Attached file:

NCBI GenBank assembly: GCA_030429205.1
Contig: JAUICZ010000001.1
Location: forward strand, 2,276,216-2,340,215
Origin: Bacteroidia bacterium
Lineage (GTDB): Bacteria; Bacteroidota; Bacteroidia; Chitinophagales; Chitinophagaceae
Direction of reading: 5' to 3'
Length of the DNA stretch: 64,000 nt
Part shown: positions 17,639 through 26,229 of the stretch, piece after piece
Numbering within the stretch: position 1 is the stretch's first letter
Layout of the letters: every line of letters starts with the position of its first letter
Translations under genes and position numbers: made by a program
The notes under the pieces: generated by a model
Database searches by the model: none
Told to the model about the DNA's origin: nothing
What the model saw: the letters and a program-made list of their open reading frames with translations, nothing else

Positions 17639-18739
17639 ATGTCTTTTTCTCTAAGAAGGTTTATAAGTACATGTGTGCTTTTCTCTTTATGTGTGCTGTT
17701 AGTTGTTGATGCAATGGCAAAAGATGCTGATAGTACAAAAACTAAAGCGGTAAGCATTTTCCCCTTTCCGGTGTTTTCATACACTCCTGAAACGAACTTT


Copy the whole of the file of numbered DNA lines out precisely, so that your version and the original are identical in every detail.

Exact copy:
NCBI GenBank assembly: GCA_030429205.1
Contig: JAUICZ010000001.1
Location: forward strand, 2,276,216-2,340,215
Origin: Bacteroidia bacterium
Lineage (GTDB): Bacteria; Bacteroidota; Bacteroidia; Chitinophagales; Chitinophagaceae
Direction of reading: 5' to 3'
Length of the DNA stretch: 64,000 nt
Part shown: positions 17,639 through 26,229 of the stretch, piece after piece
Numbering within the stretch: position 1 is the stretch's first letter
Layout of the letters: every line of letters starts with the position of its first letter
Translations under genes and position numbers: made by a program
The notes under the pieces: generated by a model
Database searches by the model: none
Told to the model about the DNA's origin: nothing
What the model saw: the letters and a program-made list of their open reading frames with translations, nothing else

Positions 17639-18739
17639 ATGTCTTTTTCTCTAAGAAGGTTTATAAGTACATGTGTGCTTTTCTCTTTATGTGTGCTGTT
17701 AGTTGTTGATGCAATGGCAAAAGATGCTGATAGTACAAAAACTAAAGCGGTAAGCATTTTCCCCTTTCCGGTGTTTTCATACACTCCTGAAACGAACTTT